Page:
We implemented the Power User Curve our company and were able to see how many of those monthly active users are active on how many days of the month. Out of that, we learned who our Power Users are.
Our Product Team took this data and created what they call "The Successful Users". We understood according to their touchpoints inside the product what made them successful. That is, is their onboarding different from others? Did they press the skip button more or less than others? Did they contribute content earlier than others? And in fact, when we tweaked it, our whole onboarding process improved.
Today, we have great onboarding that’s won awards and has been mentioned in all kinds of big companies. And it’s all because of one article we read. It’s worth it to squirm for a moment and say, “Wait a minute, maybe I should hit pause for a bit and try and slice things in a different way”.
Never stop learning and developing. Everyone should do what works for them, it doesn't matter, just don't stop.
Drift is my favorite marketing tool for a few reasons. Beyond the product itself, which is wonderful and solves a lot of issues for all of us on all levels, they use a lot of self-branding but in very distilled and real and authentic levels. I enjoy following the guys there, just learning from them about the development of things, and just getting engaged in the whole process, you feel like you're already a part of this story, so why not try it out? Definitely follow David Cancel, their CEO and founder.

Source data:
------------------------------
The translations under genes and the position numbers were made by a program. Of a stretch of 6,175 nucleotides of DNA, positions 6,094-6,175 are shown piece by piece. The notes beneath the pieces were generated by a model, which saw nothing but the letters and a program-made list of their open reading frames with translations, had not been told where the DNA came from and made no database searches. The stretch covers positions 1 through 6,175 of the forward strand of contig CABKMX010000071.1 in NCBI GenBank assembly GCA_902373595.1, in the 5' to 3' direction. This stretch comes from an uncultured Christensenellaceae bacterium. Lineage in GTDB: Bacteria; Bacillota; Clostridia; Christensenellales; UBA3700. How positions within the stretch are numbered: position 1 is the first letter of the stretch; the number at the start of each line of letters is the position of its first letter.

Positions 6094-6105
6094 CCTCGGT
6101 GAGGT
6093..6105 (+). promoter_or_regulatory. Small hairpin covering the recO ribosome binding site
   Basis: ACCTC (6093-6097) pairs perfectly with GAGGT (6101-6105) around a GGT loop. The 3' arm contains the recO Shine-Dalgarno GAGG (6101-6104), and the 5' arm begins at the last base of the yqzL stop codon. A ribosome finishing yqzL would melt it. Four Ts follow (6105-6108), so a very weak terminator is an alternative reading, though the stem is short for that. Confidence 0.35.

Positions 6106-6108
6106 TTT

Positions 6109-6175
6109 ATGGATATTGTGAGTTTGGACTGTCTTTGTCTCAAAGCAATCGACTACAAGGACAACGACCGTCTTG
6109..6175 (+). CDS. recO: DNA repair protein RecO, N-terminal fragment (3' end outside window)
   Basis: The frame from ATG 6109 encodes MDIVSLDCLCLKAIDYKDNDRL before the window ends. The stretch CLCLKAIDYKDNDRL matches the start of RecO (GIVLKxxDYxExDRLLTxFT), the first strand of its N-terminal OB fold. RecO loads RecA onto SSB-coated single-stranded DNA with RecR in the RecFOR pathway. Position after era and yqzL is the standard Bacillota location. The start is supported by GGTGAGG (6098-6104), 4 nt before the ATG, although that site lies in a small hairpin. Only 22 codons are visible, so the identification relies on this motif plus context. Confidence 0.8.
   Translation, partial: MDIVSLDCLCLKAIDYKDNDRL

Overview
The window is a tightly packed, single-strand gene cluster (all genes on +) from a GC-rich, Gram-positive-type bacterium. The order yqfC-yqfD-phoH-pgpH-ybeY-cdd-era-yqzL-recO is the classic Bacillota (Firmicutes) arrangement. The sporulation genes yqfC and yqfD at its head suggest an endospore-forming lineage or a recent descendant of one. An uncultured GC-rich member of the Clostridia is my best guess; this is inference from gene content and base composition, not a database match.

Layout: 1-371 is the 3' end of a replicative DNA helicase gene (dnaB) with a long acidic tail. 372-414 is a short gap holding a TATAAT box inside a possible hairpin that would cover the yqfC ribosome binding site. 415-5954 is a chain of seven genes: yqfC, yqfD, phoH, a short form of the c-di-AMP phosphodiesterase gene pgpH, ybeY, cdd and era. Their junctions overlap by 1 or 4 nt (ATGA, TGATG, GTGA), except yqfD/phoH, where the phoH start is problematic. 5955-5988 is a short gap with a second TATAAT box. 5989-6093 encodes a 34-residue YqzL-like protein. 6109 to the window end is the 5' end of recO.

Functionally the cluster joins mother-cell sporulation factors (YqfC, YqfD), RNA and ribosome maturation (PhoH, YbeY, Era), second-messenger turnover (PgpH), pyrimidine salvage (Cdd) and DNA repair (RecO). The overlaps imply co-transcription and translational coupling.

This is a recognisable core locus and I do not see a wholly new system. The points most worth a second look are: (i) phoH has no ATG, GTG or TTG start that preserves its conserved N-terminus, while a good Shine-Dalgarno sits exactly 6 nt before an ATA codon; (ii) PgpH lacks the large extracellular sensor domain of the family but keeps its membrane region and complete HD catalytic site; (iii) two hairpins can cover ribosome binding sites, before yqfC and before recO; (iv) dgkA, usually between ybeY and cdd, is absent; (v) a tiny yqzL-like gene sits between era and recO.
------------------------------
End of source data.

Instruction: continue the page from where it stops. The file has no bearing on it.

I love inbound, totally inbound, but as we speak, I'm crushing the walls of outbound. So perhaps I'll fall in love with outbound, but I'm with inbound from zero to one hundred.
Yam is a serial entrepreneur and a mentor in the IDF’s Unit 8200 Entrepreneurship Program and the CMO of Zest. He is also an avowed life-long professional learner and spends his days encouraging other marketing professionals to do the same.
Techie Talkie, the tech marketing podcast is a casual meeting place where the best tech marketers share their most impactful trade secrets and marketing hacks . Its objective is to inspire creativity within the tech marketing space and help marketers rise above the noise. It is hosted by Asaph Shulman, a serial marketer and CMO of Firebolt and our very own Carmel Yoeli.